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WBK Industry News - Litigation Developments

9th Circuit: Federal Foreclosure Bar Preempts Nevada’s HOA Superpriority Lien Law

On August 25, 2017, the U.S. Court of Appeals for the Ninth Circuit held that the prohibition on nonconsensual foreclosure of Federal Housing Finance Agency (FHFA) assets under the asset protection clause (also known as the Federal Foreclosure Bar) preempted Nevada’s superpriority lien provision.

In 2013, the plaintiff purchased a delinquent debtor’s home (Property) at a homeowners association (HOA) foreclosure sale after the debtor fell behind on his HOA payments.  The plaintiff took the position that Nevada’s superpriority lien provision allowed the HOA to sell the Property to him free and clear of any other liens.  Freddie Mac, the owner of the debtor’s mortgage loan for the Property, claimed it had a priority interest in the Property.

As background, Freddie Mac is under FHFA conservatorship.  In placing Freddie Mac into conservatorship, FHFA acquired Freddie Mac’s “rights, titles, powers, and privileges . . . with respect to [its] assets” for the life of the conservatorship. 12 U.S.C. § 4617(b)(2)(A)(I).  Additionally, FHFA’s conservatorship assets are shielded from certain adverse actions as spelled out by statute.  The Federal Foreclosure Bar provides that “[n]o property of [FHFA] shall be subject to levy, attachment, garnishment, foreclosure, or sale without the consent of [FHFA], nor shall any involuntary lien attach to the property of [FHFA].” 12 U.S.C. § 4617(j)(3).

When the plaintiff sued to quiet title, Freddie Mac intervened, counterclaimed for the Property’s title, and moved for summary judgement.  FHFA joined Freddie Mac’s counterclaim.  Freddie Mac and FHFA argued that the plaintiff did not acquire “clean title” because the Federal Foreclosure Bar preempted Nevada law and invalidated any purported extinguishment of Freddie Mac’s interest through the HOA foreclosure sale.  The trial court agreed with Freddie Mac and FHFA, and granted summary judgment for Freddie Mac.

On appeal, the plaintiff raised three arguments.  First, the plaintiff argued that the Federal Foreclosure Bar does not apply to private HOA foreclosures because it only protects FHFA property from state and local tax liens.  Second, the plaintiff stated that that the Federal Foreclosure Bar did not apply in this case because Freddie Mac and FHFA implicitly consented to the foreclosure when they took no action to stop the sale.  Third, the plaintiff argued that the Federal Foreclosure Bar did not preempt Nevada state law.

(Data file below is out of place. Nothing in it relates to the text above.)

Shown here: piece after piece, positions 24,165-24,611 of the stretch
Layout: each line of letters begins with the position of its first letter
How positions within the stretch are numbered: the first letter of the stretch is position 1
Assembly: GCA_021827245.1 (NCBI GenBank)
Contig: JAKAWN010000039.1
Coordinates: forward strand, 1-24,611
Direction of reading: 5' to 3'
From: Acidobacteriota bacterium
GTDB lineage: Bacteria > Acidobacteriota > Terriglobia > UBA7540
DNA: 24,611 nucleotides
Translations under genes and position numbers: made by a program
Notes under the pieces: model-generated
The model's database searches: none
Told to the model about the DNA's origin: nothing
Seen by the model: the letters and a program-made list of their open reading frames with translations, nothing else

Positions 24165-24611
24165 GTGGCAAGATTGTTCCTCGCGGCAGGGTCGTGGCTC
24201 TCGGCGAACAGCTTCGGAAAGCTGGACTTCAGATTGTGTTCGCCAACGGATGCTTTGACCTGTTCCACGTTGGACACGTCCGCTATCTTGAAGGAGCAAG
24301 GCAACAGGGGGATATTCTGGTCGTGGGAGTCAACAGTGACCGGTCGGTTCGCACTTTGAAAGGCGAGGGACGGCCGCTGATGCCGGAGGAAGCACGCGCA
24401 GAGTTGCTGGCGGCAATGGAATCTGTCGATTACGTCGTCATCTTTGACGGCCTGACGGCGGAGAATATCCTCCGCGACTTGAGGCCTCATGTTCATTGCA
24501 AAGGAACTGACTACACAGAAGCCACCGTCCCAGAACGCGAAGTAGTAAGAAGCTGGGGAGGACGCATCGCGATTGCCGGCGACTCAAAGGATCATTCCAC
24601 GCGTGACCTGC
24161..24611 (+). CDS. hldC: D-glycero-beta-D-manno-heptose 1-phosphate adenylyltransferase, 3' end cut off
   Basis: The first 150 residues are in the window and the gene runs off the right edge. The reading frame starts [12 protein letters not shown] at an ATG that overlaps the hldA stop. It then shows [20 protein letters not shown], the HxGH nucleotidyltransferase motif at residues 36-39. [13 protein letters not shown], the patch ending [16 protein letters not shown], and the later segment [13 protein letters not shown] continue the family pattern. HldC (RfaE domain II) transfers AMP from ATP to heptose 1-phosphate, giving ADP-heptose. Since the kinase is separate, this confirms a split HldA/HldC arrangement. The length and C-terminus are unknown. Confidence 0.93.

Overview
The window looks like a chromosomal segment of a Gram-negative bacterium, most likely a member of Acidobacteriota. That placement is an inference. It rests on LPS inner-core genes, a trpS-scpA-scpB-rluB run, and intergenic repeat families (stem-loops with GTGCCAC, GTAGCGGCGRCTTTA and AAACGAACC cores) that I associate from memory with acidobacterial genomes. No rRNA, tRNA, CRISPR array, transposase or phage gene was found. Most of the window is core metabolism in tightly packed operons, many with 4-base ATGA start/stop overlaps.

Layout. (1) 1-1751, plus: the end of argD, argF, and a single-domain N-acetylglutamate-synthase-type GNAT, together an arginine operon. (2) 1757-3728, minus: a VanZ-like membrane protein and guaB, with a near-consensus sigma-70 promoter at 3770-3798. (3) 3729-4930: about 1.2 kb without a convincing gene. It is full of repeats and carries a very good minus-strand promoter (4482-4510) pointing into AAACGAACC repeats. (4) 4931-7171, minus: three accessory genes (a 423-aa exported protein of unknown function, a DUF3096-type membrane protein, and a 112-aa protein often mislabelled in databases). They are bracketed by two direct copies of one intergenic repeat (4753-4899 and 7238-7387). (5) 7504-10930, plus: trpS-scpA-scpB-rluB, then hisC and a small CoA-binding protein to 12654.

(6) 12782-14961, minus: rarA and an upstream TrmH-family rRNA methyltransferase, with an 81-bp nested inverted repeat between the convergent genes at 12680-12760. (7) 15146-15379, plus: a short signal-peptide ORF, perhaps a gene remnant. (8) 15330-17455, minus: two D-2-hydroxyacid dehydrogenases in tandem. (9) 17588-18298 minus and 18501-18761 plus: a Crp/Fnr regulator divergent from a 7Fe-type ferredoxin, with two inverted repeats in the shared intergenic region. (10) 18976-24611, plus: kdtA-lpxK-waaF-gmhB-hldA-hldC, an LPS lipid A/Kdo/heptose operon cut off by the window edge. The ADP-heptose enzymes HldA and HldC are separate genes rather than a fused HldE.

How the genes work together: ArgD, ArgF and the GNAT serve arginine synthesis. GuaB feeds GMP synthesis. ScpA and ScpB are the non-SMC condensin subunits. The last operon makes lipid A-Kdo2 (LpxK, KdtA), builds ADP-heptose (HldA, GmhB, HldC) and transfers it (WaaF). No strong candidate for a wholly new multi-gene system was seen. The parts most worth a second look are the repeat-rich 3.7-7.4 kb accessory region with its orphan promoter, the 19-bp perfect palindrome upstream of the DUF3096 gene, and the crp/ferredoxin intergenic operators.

Regarding the plaintiff’s first argument, the Ninth Circuit found that a “plain reading of the statute discloses that the Federal Foreclosure Bar is not focused on or limited to tax liens.”  The Court went on to state that the Federal Foreclosure Bar applied to any property for which FHFA served as conservator and immunized such property from any foreclosure without FHFA’s consent.  The Ninth Circuit also rejected the plaintiff’s second argument and explained that the “Federal Foreclosure Bar does not require [FHFA] to actively resist foreclosure.”

Next, the Court addressed the issue of whether the Federal Foreclosure Bar preempted Nevada state law.  The Court noted that this issue has triggered multiple lawsuits and that the federal district courts in Nevada have generally unanimously held that the Federal Foreclosure Bar preempts Nevada’s superpriorty lien law.  Although the Ninth Circuit determined that the Federal Foreclosure Bar did not “demonstrate clear and manifest intent to preempt Nevada’s superpriority lien provision through an express preemption clause,” the Court ultimately found that “the Federal Foreclosure Bar implicitly demonstrated a clear intent to preempt Nevada’s superpriority lien law by expressly prohibiting foreclosures on [FHFA] property without consent.”

The Court stated that because Freddie Mac possessed an enforceable property interest and was under FHFA’s conservatorship at the time of the HOA foreclosure sale, “the

Federal Foreclosure Bar served to protect the deed of trust from extinguishment. Freddie Mac continued to own the deed of trust and the note after the sale to [the plaintiff].”  Therefore, the Ninth Circuit agreed with the district court’s ruling and affirmed the summary judgement in favor of Freddie Mac.

The Ninth Circuit’s full opinion can be found at: http://cdn.ca9.uscourts.gov/datastore/opinions/2017/08/25/16-15066.pdf.